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Ukraine war: Russian bombing kills 9 as Biden approves new missile system transfer

Ukrainian first responders at the scene of a Russian air strike.
Ukrainian first responders at the scene of a Russian air strike. Copyright Evgeniy Maloletka/EVGENIY MALOLETKA
Copyright Evgeniy Maloletka/EVGENIY MALOLETKA
By Euronews with EBU and AP
Published on Updated
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Follow the latest updates from the war in Ukraine.

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Russian forces launched new deadly attacks on Ukraine, killing at least nine people on Wednesday, a day before the leaders of countries that are some of Ukraine’s biggest backers were to discuss how to slow Moscow's offensive.

Ukrainian authorities said that along with the nine killed, 29 others, including five children, were wounded when Russian missiles hit an apartment block in Kryvyi Rih, Ukrainian President Volodymyr Zelenskyy's hometown.

Zelenskyy sent his "deepest condolences" to the families of those killed, in a post on X, and said the attack proves that Ukraine and its partners need to strengthen the country's air defences.

"Modern air defence systems can ensure maximum protection for our people, cities, and positions," he wrote. "We need them urgently."

Meanwhile, six people were injured and 13 residential buildings were damaged by a 500kg guided bomb dropped by Russian forces on a residential area of Kostiantynivka, a city of 67,000 people in Ukraine's eastern Donetsk region.

Monday's air strike damaged at least 13 high-rise residential buildings, breaking windows and shattering balconies. One building collapsed altogether.

Biden approves dispatch of second missile system

President Joe Biden has reportedly approved the dispatch of a second Patriot missile system to the Ukrainian armed forces, according to reports in American media.

Ukrainian President Zelenskyy pleaded for the additional Patriot system late last month, arguing that it will help his forces fight back against the 3,000-odd bombs that he said Russia launches into the country every month.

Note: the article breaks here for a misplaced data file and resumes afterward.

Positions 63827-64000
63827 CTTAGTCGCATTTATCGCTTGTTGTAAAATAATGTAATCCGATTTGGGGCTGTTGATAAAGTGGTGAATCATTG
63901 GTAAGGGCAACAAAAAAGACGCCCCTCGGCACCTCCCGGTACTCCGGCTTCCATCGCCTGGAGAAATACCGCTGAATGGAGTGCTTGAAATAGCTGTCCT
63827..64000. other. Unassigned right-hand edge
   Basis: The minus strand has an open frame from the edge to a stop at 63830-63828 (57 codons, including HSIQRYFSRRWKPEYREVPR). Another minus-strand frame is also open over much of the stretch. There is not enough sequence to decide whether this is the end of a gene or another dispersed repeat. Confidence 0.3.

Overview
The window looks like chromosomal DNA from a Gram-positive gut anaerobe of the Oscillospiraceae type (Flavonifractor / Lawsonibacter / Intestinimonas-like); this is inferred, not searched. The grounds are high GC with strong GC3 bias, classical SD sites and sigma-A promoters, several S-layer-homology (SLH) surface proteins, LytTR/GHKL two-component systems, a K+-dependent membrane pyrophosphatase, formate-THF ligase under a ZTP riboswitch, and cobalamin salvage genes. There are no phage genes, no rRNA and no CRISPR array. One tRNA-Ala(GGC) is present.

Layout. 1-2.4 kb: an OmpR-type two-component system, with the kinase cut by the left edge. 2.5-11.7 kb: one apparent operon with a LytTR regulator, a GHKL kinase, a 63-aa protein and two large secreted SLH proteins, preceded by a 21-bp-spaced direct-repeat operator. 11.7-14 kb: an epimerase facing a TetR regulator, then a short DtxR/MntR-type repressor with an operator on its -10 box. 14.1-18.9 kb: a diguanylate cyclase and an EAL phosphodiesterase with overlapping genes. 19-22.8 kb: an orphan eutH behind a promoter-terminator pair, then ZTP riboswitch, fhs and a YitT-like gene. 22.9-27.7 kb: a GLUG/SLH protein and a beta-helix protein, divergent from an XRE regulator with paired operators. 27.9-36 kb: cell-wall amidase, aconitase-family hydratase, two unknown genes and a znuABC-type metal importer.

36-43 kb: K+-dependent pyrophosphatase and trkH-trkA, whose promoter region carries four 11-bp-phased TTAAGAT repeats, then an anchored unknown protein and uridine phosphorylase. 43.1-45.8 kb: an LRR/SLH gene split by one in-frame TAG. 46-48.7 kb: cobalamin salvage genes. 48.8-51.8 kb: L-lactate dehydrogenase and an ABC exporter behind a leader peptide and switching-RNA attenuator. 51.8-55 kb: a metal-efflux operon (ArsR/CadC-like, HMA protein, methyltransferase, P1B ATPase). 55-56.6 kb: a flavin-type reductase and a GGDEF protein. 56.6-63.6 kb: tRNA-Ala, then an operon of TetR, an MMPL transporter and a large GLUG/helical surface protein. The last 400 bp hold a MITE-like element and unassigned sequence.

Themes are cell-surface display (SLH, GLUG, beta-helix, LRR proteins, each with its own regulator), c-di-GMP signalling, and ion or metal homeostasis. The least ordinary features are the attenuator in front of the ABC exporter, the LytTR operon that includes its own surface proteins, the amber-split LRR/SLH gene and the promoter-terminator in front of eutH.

Zelenskyy said Ukraine needs two of the systems to protect Kharkiv, where Russia launched a cross-border offensive on May 10 that left Ukrainian troops reeling.

Russia has been striking Ukraine's power grid and civilian areas as well as military targets, often using devastating glide bombs.

Ukraine's President Volodymyr Zelenskyy stands in front of a Patriot air defence missile system during a visit to a military training area in Germany.
Ukraine's President Volodymyr Zelenskyy stands in front of a Patriot air defence missile system during a visit to a military training area in Germany.Jens Buettner/(c) Copyright 2024, dpa (www.dpa.de). Alle Rechte vorbehalten

Meanwhile, the US widened its sanctions against Russia on Wednesday as G7 leaders prepared to gather in Italy for a summit where the top priorities will be boosting support for Ukraine and grinding down Russia’s war machine.

Wednesday's package targeted Chinese companies which help Russia pursue its war in Ukraine and raised the stakes for foreign financial institutions which work with sanctioned Russian entities.

Despite massive international sanctions against Russian individuals and companies, new businesses are continually popping up in an attempt to refashion international supply chains to Russia's benefit.

India urges Russian army to return citizens after deaths

India said on Wednesday it had urged Russia to return Indian citizens recruited by Russia's army for the war in Ukraine after two were killed.

"I want to assure you that the Indian government has taken the matter very seriously," India's Foreign Secretary Vinay Kwatra told reporters.

India's Foreign Ministry said it was in touch with Russian authorities to arrange the repatriation of the two Indians' remains. Two other Indians died earlier this year while fighting in Ukraine.

India has avoided voting against Russia at the United Nations or criticising Russian President Vladimir Putin since the full-scale invasion of Ukraine began in February 2022. India considers Russia a time-tested ally from the Cold War era.

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